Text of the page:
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Tuesday, April 24, 2007

Why A Judicial Appointments Commission III

Cutting Down The Politics Of Appointments

On April 1, 2006 the UK ended 700 years of legal tradition. On that day, a new Judicial Appointments Commission came into existence and was charged with the task of judicial appointments.

The question that comes to mind immediately is why was there a need for this change in the way judges were appointed. Lord Falconer, the former Lord Chancellor, was quoted in The Telegraph (on 1 January 2006) as saying, "The new body will ensure that politicians will no longer be responsible for the selection of judges," he said. "That has to be good for public confidence in the judiciary."

This puts into focus how crucial the judicial appointments process is. The UK Courts have long been recognized as being a fair representation of an effective Judiciary in all aspects. Nonetheless, it was felt that there was a need for a shift. The drive towards change was led by the Lord Chancellor himself.

The shift has also taken place in other jurisdictions such as Canada, South Africa and certain states in the US.

What is a Judicial Appointments Commission?

Simply put, it is a commission charged with the responsibility of appointing judges. This involves the selection of appropriate candidates for vetting, and then recommendations of the best candidates for the posts available. The recommendations of the commission can either be binding or persuasive. The process is a transparent one and the commission can be called upon to account for its recommendations. Similarly, where discretion is left with either the Government or the Chief Justice, then these parties can also be called upon to justify rejections of recommendations.

The UK models is a good illustration. Under the relevant law (the Constitutional Reform Act 2005), a Judicial Appointments Commission has been established (by the same name). Its primary aim is to select suitable candidates on “merit and merit alone”. The Constitutional Reform Act spells out how this is done. In essence, the following steps are taken:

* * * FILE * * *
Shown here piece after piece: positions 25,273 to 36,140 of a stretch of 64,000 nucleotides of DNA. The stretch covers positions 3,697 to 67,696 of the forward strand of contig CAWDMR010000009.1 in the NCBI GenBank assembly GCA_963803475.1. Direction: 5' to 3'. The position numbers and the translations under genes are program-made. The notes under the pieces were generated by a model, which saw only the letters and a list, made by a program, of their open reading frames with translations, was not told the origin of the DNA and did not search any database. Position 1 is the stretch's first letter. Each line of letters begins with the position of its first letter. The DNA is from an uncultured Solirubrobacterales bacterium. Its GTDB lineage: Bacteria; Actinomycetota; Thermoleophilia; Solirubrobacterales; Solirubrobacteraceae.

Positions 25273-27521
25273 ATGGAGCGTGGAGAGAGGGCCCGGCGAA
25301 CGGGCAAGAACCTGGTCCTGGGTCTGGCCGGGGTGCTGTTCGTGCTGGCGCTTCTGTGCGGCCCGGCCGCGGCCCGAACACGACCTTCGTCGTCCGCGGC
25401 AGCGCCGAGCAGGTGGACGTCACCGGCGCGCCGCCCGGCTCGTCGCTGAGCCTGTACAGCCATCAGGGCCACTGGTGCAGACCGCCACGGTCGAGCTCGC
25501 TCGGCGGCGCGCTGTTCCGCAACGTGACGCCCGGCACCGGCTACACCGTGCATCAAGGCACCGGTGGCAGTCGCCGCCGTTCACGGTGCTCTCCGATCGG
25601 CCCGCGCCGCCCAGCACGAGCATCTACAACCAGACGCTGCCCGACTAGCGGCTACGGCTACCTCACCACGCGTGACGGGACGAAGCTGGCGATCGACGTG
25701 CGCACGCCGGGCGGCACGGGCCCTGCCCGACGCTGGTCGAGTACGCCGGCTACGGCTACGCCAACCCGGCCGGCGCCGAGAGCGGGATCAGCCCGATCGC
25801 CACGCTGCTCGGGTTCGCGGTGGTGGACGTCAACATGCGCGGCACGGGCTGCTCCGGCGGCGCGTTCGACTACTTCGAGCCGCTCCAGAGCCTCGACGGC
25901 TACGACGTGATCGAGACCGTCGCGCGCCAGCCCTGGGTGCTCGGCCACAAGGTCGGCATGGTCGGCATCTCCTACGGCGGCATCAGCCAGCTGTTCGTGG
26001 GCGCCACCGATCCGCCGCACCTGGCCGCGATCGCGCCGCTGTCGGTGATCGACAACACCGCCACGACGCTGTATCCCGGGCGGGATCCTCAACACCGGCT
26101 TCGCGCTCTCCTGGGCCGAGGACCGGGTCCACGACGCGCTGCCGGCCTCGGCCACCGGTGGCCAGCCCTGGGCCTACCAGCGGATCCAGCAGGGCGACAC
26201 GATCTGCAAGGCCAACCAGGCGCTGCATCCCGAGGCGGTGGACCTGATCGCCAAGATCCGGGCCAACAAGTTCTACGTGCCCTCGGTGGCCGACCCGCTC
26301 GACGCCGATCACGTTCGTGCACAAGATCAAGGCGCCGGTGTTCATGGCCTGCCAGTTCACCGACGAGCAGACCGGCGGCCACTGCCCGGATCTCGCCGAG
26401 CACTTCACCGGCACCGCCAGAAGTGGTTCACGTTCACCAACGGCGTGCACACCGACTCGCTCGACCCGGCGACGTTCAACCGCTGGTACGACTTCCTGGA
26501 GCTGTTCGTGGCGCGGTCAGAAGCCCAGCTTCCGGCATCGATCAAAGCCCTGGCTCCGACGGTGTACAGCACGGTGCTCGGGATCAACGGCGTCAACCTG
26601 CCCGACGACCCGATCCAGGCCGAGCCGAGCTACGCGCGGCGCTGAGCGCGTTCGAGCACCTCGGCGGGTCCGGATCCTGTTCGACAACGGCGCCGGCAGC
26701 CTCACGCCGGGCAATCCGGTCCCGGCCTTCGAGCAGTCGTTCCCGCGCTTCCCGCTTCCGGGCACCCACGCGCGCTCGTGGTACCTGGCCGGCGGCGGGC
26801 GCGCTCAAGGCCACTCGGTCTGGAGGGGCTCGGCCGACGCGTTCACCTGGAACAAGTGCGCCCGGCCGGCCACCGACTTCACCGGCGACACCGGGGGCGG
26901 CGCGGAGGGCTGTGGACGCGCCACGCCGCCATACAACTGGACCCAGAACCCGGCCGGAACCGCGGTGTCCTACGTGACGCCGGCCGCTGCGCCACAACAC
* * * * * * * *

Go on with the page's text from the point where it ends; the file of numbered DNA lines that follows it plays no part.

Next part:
• The Commission selects the judges in accordance with procedures it establishes
  • In doing so, the Commission consults senior judges not sitting on the Commission and who are not up for selection (the selections power includes selections for judge of the Supreme Court, the Deputy President and the President) [for Ireland, Scotland and Wales, there are other persons identified who are to be consulted]
  • A report is then prepared and submitted to the Lord Chancellor (the head of the Judiciary). This reports specifies the candidates who have been selected and the senior judges consulted
  • The Lord Chancellor then consults the persons consulted
  • The Lord Chancellor may reject or require reconsideration of the selection BUT must give written reasons for the rejection or the requirement for reconsideration
  • If there is a rejection or a failure upon reconsideration, the Commission is not allowed to select that person. Other candidates are to be considered
  • If accepted at any stage by the Lord Chancellor, then the names of the candidates are forwarded to the Prime Minister who has no discretion in the matter.
The process outlined above ensures accountability at all levels: the members of the Commission must be able to justify their selections. Similarly, the Chief Justice must justify his decision to reject or require reconsideration.

There is no shroud over the process and the Prime Minister is given no say as to who is appointed and who is not. I do not see anything counter-productive with this system of appointments.

Efforts In Malaysia

The Bar Council has submitted memoranda explaining the need and reasons for a Judicial Appointments Commission in Malaysia. The Bar had until recently been met with stony silence. The current Chief Justice, Tun Fairuz, has questioned the motives of those who advocate the establishment of such a commission (see NST, 22.02.2007 – Independent Judicial Commission: Chief Justice Questions Lawyers’ Motives). The Chief Justice appears to have made 3 points in response:
  • He requested that a memorandum be submitted. He overlooked the fact that a memorandum had been submitted by the Bar on the subject